The second half of January kicks off with the COC’s revival production f Rossini’s Barber of Seville, this time starring Emily D’Angelo as Rosina. There are eight performances running to February 7th.
. Sunday 26th at 2pm there’s a concert in the Mazzoleni Songmasters series. It’s called Sirens and features Leslie Ann Bradley, Allyson McHardy and Rachel Andrist in a suitably watery and alluring program.
Opera America recently awarded a series of grants to opera companies for audience development. Most of these grants went to mainstream opera companies; usually “the big guy in town”. $35000 though went to Toronto’s Tapestry Opera. Yesterday I met with artistic director Michael Mori to find out what it was all about.
Last night’s Tap:Ex Tables Turned lived up to the hype. It was a pretty incredible experience but extremely difficult to describe. The first half consisted of Nicole Lizée’s reprocessed clips from classic films (The Shining, The Man Who Knew Too Much,The Birds, The Graduate and, of course, The Sound of Music but there were others). It was mostly short loop stuff; for example, the ball bouncing scene from TSoM over and over again. Beside the sound from the film there was live accompaniment from Ben Reimer on a variety of tuned percussion instruments and Carla Huhtanen with a variety of vocal effects and weirdly disturbing acting, helped along by the fact that she does look a bit like Julie Andrews, especially exploding Julie Andrews. I think there may have been more electronics from Nicole in the mix too. It was weird and fascinating and very enjoyable.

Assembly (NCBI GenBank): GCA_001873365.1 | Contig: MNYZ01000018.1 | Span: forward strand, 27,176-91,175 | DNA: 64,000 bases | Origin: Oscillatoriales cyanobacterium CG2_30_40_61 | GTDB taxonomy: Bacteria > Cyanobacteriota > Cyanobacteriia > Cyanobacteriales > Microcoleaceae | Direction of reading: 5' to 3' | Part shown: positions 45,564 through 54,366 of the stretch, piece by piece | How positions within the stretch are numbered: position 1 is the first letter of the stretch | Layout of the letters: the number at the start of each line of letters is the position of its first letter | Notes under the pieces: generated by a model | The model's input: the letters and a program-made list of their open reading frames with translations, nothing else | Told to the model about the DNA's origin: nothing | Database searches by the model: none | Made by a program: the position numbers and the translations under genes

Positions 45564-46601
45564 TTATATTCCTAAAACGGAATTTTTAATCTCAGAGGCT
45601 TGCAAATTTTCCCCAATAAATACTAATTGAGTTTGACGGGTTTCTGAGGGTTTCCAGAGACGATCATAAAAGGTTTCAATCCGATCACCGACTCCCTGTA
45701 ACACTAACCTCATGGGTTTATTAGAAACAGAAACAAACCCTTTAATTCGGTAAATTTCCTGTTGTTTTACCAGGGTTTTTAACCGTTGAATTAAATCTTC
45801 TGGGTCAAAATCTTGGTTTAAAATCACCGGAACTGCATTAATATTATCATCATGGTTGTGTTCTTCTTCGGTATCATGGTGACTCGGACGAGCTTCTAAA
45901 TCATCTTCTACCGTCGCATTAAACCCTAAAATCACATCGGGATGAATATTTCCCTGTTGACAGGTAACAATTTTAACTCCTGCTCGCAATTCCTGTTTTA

More details have been announced on Tapestry Opera’s season. This week sees Tapestry Briefs: Booster Shots; previously previewed here. January 24th, 2015 sees Tapestry Songbook V with baritone Peter McGillivray and young Canadian singers in concert performing the beautiful and absurd repertoire from Tapestry’s 35 year old Canadian collection.
Tapestry’s LibLab is a collaborative that brings together composers and librettists to create new work. It provides participants with the opportunity to work with several partners in a short period of time. Throughout the week-long program, writers and composers are partnered with one another for one day each. With input from music and stage directors, each pair writes a short piece of music theatre and investigates the collaborative process. Their work is performed at the end of each day by a resident ensemble of singers and repetiteurs, and then constructively critiqued by the group. The best of the works are polished up for a show later in the year (review of last year’s show) and some go on for further development.